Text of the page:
Sunday, November 04, 2012

Reflections on my 40th Birthday

So today was my 40th birthday. I had a lot of mixed feelings about my birthday and did not want a big celebration, much to the chagrin of my wife and mother. For some reason, I felt that 40 meant that I was getting old. While nobody likes to get older, I realized I needed to take a different perspective altogether. In many ways, I am lucky to be alive. I was diagnosed with CML over 6 years ago. Not too long ago, the life expectancy of someone with my diagnosis was 5 years. That would have meant that I was not likely to reach 40. That was until Gleevec became available. This medication truly has saved my life and allowed me to reach 40 and be upset about it. How lucky I am.

I did have a very nice birthday. I did some of my favorite things. I took a long bike ride in the beautiful fall weather. I got to relax and spend time with my family. We even went to my favorite restaurant, Guido's in Providence where I ate my favorite dish of all time, linguine with white clam sauce. You can see the pictures above. Needless to say, a really nice 40th birthday.

I am thankful for turning 40 and all the wonderful things I have in my life. I am thankful to my family for always supporting me. I am thankful that I can be upset about getting older rather than worrying if I will make it to my next birthday.

Monday, October 15, 2012

Still Undetectable

I have not written for quite some time so I thought I would provide an update since a lot of people have asked me about how I am doing. To sum up how things are going, they are really good. I went two weeks ago for my semi-annual check up with Dr. Stone. Last week I received the results from my latest PCR test and they continue to remain undetectable. While I was there I took a picture of the Healing Garden which is located near the cafeteria at the new building at Dana Farber. This was a nice urban oasis and I would recommend checking it out if you happen to visit the hospital.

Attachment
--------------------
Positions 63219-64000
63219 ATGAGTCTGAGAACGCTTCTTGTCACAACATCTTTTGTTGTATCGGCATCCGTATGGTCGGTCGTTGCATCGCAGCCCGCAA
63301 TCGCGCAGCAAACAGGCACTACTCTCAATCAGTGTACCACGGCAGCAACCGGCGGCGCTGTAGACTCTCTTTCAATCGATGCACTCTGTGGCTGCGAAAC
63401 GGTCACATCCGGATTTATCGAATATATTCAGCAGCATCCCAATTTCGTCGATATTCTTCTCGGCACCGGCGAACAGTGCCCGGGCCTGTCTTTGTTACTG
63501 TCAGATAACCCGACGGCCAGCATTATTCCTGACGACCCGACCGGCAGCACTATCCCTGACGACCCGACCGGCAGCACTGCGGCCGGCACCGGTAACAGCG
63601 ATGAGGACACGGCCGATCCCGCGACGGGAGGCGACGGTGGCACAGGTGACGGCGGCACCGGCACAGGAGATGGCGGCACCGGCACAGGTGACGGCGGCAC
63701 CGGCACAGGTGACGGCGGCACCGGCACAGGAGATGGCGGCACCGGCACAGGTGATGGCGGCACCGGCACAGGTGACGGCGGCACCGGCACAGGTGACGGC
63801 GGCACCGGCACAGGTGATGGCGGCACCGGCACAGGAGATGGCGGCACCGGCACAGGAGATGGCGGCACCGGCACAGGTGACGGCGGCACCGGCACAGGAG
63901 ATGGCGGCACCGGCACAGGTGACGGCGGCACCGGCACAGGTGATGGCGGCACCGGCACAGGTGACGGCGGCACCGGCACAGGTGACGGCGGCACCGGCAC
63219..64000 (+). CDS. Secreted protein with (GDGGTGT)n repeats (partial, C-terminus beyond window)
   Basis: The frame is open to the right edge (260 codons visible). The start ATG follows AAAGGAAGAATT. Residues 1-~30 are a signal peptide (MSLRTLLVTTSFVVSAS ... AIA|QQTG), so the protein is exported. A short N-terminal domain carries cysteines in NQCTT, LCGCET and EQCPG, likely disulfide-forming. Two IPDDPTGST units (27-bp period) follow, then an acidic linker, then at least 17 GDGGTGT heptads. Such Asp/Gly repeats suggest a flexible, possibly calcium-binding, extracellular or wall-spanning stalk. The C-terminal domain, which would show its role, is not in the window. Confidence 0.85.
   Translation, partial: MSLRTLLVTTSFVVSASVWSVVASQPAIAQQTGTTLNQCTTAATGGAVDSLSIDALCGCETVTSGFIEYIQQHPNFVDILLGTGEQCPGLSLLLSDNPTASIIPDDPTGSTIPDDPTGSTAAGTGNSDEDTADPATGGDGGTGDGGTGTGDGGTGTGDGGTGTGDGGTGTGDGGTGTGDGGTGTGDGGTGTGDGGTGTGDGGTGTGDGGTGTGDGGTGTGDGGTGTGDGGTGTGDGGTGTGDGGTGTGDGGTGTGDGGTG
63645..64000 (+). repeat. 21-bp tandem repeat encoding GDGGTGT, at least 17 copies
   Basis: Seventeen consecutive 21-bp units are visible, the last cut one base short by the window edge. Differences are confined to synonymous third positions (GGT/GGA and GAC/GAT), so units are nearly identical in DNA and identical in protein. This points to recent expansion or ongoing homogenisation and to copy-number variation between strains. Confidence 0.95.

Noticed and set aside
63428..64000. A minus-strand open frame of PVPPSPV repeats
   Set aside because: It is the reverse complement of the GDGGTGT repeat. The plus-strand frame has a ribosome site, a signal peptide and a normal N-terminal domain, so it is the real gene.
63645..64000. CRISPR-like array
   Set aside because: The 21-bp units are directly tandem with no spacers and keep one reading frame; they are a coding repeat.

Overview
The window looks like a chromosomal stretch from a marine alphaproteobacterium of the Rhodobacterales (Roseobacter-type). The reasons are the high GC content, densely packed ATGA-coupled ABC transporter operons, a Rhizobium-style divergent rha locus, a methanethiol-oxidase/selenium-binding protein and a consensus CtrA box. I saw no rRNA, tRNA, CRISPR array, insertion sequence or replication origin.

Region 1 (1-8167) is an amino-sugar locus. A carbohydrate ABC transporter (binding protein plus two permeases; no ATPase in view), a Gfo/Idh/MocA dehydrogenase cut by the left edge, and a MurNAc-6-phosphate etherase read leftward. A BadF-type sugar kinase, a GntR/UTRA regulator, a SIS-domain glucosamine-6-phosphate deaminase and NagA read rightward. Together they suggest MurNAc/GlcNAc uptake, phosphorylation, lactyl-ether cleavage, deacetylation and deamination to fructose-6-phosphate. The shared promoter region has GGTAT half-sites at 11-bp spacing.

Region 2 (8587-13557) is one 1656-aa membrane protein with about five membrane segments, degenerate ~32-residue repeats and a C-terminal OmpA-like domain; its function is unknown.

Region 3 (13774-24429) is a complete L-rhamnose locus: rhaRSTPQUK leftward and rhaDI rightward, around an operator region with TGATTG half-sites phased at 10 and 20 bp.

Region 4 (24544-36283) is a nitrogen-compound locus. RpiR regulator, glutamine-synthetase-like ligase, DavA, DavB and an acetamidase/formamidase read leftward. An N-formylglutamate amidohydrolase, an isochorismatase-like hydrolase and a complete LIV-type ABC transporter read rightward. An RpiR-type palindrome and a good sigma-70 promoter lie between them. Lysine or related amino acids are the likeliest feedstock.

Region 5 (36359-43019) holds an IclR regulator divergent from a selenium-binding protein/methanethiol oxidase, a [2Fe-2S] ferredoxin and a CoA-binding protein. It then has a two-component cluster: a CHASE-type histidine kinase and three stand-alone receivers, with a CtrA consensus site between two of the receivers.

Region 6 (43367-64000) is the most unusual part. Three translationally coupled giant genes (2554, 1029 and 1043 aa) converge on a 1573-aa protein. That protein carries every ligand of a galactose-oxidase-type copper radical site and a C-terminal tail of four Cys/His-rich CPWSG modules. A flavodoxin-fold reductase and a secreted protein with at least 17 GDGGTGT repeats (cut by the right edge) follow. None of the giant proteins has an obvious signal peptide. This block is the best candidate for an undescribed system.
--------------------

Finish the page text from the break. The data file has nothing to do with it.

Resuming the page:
The other news is that I dropped my dose of Gleevec back down to its original dose of 400 mg. Some of you may remember that my dose was increased to 800 mg several years back after one of my PCR tests started moving in the other direction. It turned out that there had actually not been an increase, in fact there was a decrease as I had another one taken before I started the increase to 800 mg. The higher dose pushed me into molecular remission pretty fast and wasn't horrible. I did have some side effects from this, however, including GI issues and my eyes were constantly tearing. Almost two years ago, Dr. Druker moved the dose down to 600 mg and last spring down to 500 mg. That was fine until the insurance company changed and started charging me two copays for the meds. Needless to say, Dr. Stone dropped me back to 400 mg and that is what I started doing last week.